Aggression between unfamiliar pigs at mixing is a major animal welfare problem in commercial farming. It has been studied since the 1970s and remains an important topic in animal welfare research. Methods to reduce pig aggression at mixing have been reviewed previously, but there has been little translation of the advocated techniques and building designs into practice. As a result, the problem persists on many commercial units. A similar situation exists for many other animal welfare issues. This article takes a new approach in not only reviewing the recent scientific literature, but also reviewing the evidence of uptake in industry. Firstly, the current state of aggression mitigation research is reviewed; including the most successful recent developments in breeding against aggression, early life socialisation, the use of pheromones and nutrition. Secondly, information is extracted from both peer reviewed and industry literature to establish the extent to which these strategies have been transferred from research to practice. Finally, we discuss why in spite of the amount of research on reducing aggression at mixing the problem has not reduced in intensive farming systems. The limited uptake in practice appears to be due to low prioritisation of the problem, the practicalities of implementation, lack of information on cost-effectiveness and ineffective communication of research to the farming community. To bridge this gap, industry must be involved in the design of practical solutions and the cost-effectiveness of these must be quantified. This approach should also be considered for other animal welfare issues under investigation. We recommend a better alignment between research questions and industry interests to increase the success of research efforts to improve animal welfare in practice.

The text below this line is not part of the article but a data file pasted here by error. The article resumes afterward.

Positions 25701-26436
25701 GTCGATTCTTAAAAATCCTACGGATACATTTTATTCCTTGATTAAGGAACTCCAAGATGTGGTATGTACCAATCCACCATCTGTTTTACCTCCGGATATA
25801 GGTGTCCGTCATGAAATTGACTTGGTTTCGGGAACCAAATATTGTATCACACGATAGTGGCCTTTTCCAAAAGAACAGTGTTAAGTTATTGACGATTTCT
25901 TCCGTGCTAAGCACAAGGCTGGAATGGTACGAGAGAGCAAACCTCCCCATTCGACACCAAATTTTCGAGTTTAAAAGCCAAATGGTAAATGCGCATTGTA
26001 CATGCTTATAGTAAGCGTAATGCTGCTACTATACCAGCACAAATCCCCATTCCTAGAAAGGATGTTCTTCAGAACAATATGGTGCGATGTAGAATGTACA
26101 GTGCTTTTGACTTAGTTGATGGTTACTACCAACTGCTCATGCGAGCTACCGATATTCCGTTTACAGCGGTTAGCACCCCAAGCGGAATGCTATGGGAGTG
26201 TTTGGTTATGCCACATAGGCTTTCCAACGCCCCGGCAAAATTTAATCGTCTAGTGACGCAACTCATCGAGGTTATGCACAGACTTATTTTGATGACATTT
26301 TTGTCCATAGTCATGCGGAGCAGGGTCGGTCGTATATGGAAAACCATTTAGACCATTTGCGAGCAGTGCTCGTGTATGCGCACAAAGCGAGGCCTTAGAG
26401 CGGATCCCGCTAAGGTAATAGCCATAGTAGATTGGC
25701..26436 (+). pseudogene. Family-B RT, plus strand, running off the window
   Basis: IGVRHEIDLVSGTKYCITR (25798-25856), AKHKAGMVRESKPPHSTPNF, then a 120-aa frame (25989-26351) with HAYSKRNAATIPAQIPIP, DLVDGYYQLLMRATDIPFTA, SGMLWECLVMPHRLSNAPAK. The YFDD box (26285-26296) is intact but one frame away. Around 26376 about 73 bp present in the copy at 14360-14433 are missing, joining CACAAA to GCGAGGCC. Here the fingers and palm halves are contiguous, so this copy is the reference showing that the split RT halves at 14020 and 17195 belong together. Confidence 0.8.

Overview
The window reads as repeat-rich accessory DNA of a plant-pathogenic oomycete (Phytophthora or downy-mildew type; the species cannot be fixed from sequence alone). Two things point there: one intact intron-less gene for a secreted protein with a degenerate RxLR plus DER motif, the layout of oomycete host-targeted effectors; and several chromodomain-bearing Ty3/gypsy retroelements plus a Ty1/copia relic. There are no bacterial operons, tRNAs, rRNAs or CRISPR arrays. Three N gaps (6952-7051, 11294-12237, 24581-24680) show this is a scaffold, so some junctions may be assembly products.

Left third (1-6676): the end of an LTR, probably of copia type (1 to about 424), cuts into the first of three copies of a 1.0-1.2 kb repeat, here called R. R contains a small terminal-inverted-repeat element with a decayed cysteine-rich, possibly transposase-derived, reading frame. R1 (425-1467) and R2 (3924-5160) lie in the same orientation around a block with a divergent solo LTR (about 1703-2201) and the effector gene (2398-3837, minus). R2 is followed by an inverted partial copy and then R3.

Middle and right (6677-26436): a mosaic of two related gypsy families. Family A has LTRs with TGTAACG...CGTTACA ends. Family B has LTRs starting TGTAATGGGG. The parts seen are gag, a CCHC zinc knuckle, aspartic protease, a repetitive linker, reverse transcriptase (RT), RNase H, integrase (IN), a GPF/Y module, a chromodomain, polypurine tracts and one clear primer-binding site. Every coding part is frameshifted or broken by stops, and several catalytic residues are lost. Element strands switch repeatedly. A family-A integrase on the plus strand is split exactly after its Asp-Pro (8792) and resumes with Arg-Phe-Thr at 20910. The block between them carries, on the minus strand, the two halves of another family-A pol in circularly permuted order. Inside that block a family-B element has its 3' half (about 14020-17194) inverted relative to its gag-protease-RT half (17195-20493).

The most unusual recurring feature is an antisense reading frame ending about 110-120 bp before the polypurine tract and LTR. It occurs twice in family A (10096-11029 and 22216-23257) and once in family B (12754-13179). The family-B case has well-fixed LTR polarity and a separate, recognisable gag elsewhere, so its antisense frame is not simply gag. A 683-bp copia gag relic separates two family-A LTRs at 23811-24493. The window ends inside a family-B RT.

- Animal welfare